And I have written what is the next posting on WordPress.

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night train

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Sometimes the light came in a burst, the train shooting through a station, the lights bright against the train windows, thrusting inside, lighting the sides and seats and the table so briefly that it was like a flash. At other times the lights appeared in the distance, a farmhouse, the square of yellow distinct, or the lights around a barn, a glow that slowly went past the window as if it were part of a circle that we were intersecting.  Who were those people, sitting at their kitchen table, miles from any other light or any sign of other people. If I pressed my face against the window and looked forward toward the locomotive, when we rounded a curve I could see the revolving headlight sweeping the fields on the side of the tracks.

I remembered other trains, the Overland Limited that brought us to California, the trains in the Feather River canyon laboring up the grade, the long call of the horn in the  canyon opposite Layman’s Resort, the shuddering of the house in Wyanet when the Burlington freight trains lumbered past.

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3029 Regent St.

 

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The house on Regent Street was a big house, two stories high, stucco on the outside, flat roofed. Built in1920, it was close to the sidewalk, a low concrete wall with a tiny grass patch in front of the house.  It must have been a house for a big family, 2,417 square feet, four bedrooms. Wide steps rose to a porch and the imposing door had glass panels on both sides.  A short driveway along the north side led to a small garage attached to the house, and behind that was a basement with the water heater, the washing machine and a small workbench.

Regent Street was a quiet street, little travel, families and apartment dwellers, a quiet hospital zone. Nothing much happened on that street.

Inside the front door was a hallway. To the left of the hallway, stairs rose to the second floor, making a sharp turn halfway up.. Next to the stairs was a large coat closet and buried in an alcove was the door to the room that was the bedroom of our parents.  If Paul or I came home late we were expected to go to that door and say that we were home, although I’m sure they heard the front door open and close.  Sometimes it was hard to do, voice slurred from too much beer. Their room also opened into the dining room. To the right of the hallway were glass doors that opened into the living room, a formal room with windows onto the street, and facing the doors was the south wall, with a brick fireplace that dominated the room, and on ether side of the fireplace were glass-fronted bookshelves.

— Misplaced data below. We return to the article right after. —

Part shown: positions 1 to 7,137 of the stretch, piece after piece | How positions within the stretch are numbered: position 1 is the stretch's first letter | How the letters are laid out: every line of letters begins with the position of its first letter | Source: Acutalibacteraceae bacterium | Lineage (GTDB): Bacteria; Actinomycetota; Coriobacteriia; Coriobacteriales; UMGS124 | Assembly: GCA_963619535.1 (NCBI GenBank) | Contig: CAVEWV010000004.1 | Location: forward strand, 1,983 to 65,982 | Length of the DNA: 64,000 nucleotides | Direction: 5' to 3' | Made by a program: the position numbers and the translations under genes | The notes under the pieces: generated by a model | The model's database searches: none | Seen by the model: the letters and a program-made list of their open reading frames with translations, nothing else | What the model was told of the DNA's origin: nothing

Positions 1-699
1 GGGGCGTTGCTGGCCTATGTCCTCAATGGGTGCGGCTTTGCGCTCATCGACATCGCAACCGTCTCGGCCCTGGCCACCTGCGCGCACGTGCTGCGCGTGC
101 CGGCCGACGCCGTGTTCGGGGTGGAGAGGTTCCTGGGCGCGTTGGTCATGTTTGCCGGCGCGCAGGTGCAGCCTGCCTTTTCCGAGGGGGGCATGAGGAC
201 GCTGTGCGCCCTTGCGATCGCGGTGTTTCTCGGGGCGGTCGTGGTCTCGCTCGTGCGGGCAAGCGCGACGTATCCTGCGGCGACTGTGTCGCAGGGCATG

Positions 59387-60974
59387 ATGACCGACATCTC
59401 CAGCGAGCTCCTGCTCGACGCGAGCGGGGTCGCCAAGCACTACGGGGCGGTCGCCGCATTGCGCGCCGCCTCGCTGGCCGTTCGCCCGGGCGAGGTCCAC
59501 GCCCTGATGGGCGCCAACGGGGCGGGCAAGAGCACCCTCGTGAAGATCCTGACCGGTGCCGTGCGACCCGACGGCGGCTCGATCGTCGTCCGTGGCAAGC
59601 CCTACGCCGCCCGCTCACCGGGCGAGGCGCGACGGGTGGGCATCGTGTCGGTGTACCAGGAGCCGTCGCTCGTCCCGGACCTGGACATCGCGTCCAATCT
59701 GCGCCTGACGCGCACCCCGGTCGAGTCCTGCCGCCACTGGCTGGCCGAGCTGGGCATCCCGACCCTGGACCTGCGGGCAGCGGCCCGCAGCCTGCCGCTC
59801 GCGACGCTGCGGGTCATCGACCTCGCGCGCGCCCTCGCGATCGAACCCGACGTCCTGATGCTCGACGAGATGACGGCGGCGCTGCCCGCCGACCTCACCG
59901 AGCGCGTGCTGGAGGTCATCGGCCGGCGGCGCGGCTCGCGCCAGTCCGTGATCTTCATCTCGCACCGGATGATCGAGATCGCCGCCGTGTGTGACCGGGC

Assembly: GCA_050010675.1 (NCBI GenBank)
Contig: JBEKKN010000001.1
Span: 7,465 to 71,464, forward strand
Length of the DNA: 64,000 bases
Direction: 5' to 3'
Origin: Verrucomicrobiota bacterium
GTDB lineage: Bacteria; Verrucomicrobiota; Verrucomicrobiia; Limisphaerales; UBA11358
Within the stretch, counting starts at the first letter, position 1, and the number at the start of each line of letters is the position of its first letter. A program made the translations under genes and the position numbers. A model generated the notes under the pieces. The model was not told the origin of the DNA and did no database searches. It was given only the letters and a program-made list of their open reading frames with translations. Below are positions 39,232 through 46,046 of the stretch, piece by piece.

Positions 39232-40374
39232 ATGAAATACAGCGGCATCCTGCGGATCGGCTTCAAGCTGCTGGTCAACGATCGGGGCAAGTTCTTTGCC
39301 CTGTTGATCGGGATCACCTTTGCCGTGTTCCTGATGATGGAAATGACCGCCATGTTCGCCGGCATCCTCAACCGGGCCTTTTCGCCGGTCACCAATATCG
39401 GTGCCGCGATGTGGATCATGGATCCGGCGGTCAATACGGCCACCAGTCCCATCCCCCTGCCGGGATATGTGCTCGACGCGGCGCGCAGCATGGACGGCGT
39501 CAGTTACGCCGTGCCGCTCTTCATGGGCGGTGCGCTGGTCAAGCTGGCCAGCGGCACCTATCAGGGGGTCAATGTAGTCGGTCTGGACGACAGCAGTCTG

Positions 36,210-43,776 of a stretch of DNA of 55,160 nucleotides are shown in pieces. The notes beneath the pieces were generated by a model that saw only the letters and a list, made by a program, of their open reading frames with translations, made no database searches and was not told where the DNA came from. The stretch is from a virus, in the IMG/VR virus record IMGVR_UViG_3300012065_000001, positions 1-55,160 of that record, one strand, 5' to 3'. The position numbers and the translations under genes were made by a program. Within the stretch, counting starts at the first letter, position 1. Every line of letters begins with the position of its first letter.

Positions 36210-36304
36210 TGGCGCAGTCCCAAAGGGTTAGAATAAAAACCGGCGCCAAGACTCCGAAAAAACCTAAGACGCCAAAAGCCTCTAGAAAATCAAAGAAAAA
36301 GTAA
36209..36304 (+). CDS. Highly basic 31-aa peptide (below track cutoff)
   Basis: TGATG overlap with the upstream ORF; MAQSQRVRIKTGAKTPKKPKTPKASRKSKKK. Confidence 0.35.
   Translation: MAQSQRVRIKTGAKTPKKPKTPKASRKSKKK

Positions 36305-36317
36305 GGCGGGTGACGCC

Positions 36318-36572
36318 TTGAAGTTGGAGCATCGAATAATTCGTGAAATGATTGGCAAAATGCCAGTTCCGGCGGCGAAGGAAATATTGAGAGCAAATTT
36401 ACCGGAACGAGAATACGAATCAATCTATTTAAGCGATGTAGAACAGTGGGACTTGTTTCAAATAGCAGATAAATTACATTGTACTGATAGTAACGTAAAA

To the left was the dining room, reached through a wide opening that had pocket doors that were always open. There was the big dining table where Thanksgiving and Christmas dinners were served,, and on the far east wall was a built-in set of china cabinets, a cut-out shelf in the middle where food might be set and a mirror above the shelf.  An antique clock hung on the wall and once Paul and I set the alarm on that clock.  It went off during the night, a hammer slamming into a bell, causing a racket that would have rivaled the arrival of a fire truck.  Our father was not amused.

Off to the left was the kitchen, high ceilinged like the rest of the downstairs.

Next to the door was a small alcove with a table and benches, the spot where breakfast, lunch and occasionally dinner was eaten.  Our father was the weekday cook, and he became expert at spaghetti, casseroles with tuna and mushroon soup and chicken cooked in the pressure cooker. I can still see his slender figure in his starched white shirt, creased gabardine trousers, standing at that old stove. I can see my slender, dignified mother setting dishes on the dining room table.  Ronald lived his own life, and I rarely remember seeing him in that house.

There was a refrigerator, a stove, a sink on the far wall of the kitchen and just off the room was a tiny hallway to the back door. Next to that hallway was a half bathroom with a toilet and a small sink. It was small enough so that knees had to be drawn up when on the toilet. There were no-longer-used gas jet spigots on the floors, and in the bedrooms upstairs there were green enameled heaters, little fireplaces with ceramic inserts that glowed white-hot when the heater warmed up.  Eventually we took them out and suddenly the headaches that Paul and I woke with in the winter disappeared. Those fireplaces ate the oxygen in the room.